From the Morning Memo:

Assembly Codes Committee Chairman Joe Lentol in an interview Wednesday questioned whether a bill that would strike the death penalty from state law should be taken up, saying lawmakers should avoid what has been an historically contentious issue.

New York’s death penalty was outlawed in 2004 by the Court of Appeals, but the measure remains on the books. A bill introduced this month would eradicate the measure from state law.

Lentol, a Brooklyn Democrat, pointed to the potential political fallout from taking a vote on the issue.

“We’re asking people to take a vote on something that isn’t the law anymore because the Court of Appeals has struck it down,” he said. “It makes no sense to do that, especially because we don’t know where the endgame turns out.”

Asked if there could be political fallout from a full death penalty, Lentol said it was possible.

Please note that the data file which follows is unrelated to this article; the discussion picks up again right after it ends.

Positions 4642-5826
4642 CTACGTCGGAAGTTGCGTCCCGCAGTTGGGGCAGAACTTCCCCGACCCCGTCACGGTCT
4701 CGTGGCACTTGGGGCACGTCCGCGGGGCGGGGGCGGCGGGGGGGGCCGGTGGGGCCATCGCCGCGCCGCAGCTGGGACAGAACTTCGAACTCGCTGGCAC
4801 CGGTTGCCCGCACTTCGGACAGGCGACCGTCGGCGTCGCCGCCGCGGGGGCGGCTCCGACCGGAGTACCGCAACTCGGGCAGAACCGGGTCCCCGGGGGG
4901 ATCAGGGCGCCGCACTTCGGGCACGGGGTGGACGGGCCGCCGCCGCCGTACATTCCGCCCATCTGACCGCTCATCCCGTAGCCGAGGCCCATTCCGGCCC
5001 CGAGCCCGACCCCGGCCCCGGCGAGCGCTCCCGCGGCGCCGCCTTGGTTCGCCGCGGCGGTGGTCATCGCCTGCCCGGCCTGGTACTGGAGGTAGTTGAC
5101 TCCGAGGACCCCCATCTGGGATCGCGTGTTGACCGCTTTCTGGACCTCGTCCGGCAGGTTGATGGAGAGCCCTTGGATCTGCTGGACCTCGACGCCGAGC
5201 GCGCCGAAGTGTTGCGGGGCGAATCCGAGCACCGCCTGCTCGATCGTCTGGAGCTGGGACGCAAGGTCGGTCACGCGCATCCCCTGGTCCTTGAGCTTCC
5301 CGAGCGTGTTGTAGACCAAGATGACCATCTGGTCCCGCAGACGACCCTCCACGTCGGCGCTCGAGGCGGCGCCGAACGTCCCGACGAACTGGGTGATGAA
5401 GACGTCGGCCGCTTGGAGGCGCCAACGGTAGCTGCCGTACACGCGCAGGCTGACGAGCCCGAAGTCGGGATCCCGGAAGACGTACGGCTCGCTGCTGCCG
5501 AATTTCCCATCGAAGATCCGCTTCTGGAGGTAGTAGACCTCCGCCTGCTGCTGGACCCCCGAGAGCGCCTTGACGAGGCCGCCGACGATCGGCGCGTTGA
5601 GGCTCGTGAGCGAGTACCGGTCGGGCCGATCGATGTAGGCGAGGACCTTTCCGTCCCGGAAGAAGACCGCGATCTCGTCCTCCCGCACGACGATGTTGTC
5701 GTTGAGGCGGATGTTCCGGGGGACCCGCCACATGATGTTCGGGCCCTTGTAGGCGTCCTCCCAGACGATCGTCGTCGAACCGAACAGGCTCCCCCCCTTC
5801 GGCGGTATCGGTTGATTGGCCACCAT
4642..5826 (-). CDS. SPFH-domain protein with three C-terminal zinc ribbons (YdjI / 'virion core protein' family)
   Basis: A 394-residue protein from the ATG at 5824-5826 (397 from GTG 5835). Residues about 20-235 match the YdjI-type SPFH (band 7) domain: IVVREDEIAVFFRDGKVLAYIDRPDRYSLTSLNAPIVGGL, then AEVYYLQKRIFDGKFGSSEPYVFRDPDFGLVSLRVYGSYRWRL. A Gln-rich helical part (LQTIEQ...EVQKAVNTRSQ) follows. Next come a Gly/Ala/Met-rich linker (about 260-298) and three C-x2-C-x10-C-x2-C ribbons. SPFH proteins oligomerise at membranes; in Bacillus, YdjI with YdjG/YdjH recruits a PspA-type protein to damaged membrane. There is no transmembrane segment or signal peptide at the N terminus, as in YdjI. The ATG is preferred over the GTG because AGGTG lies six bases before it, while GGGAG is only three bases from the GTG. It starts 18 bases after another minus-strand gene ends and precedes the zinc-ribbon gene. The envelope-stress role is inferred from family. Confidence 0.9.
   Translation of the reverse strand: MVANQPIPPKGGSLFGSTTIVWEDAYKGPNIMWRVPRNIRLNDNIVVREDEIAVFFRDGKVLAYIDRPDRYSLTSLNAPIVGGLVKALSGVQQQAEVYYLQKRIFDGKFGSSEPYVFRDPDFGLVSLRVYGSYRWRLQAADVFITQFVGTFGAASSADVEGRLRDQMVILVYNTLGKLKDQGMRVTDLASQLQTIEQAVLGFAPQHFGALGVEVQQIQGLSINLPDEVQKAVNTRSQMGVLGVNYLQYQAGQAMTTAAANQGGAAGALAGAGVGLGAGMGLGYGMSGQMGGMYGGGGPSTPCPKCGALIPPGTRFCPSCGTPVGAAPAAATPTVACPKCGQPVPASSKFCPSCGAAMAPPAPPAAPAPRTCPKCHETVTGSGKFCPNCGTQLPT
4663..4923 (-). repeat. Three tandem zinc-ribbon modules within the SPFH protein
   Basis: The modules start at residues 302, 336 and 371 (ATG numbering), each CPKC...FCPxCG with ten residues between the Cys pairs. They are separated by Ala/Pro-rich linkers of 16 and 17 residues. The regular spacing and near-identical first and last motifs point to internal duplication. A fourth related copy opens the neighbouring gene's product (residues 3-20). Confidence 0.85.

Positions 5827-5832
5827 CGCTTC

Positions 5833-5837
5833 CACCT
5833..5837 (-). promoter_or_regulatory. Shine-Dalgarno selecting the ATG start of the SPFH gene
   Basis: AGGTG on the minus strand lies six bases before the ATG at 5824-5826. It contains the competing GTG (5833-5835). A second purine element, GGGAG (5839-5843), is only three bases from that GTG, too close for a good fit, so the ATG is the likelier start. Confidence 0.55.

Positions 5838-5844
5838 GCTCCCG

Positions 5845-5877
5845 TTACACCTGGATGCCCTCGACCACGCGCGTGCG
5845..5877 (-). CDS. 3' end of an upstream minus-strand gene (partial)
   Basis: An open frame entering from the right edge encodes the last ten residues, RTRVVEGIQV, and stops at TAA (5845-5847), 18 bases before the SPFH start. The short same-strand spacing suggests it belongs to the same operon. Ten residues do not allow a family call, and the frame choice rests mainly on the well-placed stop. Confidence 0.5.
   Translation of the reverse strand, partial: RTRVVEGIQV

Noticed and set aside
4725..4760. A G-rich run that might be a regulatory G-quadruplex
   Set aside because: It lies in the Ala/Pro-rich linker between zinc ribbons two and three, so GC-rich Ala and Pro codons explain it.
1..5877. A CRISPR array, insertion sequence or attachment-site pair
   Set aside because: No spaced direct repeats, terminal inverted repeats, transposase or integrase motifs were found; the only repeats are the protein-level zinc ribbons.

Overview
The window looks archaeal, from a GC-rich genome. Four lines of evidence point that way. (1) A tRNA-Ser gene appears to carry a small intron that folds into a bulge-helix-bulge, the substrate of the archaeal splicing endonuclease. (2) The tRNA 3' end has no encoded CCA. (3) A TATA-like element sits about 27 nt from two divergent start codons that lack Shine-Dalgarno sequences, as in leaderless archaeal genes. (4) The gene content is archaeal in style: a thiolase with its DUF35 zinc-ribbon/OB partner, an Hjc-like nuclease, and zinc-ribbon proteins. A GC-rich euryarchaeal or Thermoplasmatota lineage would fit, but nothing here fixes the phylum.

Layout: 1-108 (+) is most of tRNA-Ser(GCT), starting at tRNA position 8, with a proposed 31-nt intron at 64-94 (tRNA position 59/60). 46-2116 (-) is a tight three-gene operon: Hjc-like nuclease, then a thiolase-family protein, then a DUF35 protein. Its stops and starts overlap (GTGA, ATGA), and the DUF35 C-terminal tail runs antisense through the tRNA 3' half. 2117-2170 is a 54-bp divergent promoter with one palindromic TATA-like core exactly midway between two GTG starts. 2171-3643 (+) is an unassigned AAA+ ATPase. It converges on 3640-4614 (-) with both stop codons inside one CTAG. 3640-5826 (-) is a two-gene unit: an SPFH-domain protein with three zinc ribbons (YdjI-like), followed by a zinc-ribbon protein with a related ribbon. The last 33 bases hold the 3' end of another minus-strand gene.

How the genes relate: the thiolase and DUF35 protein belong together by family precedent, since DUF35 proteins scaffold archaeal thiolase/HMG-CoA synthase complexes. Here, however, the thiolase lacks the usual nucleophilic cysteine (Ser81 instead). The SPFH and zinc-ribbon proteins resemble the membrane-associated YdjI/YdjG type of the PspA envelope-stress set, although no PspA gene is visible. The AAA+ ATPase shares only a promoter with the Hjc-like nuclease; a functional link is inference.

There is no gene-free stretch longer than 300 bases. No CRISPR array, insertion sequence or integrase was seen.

“I come from the old philosophy school and that is to let sleeping dogs lie,” he said.

Gov. Andrew Cuomo last year embraced a push to remove the death penalty from the books and included the provision in his 2019 agenda. His father, the late Gov. Mario Cuomo, blocked efforts by the Legislature to reinstate the death penalty in New York.

In 1995, Gov. George Pataki successfully won passage of a new death penalty law that was later struck down by the court. New York has not executed an inmate on death row since 1963.

“It’s an important message to send to everyone who cares about criminal justice reform and the ability for legislators to act on it,” said Sen. Brad Hoylman, who sponsors the bill in the state Senate.

“As long as it remains on the books, the death penalty is a specter that hangs over our criminal justice system. So, we should remove it once and for all.”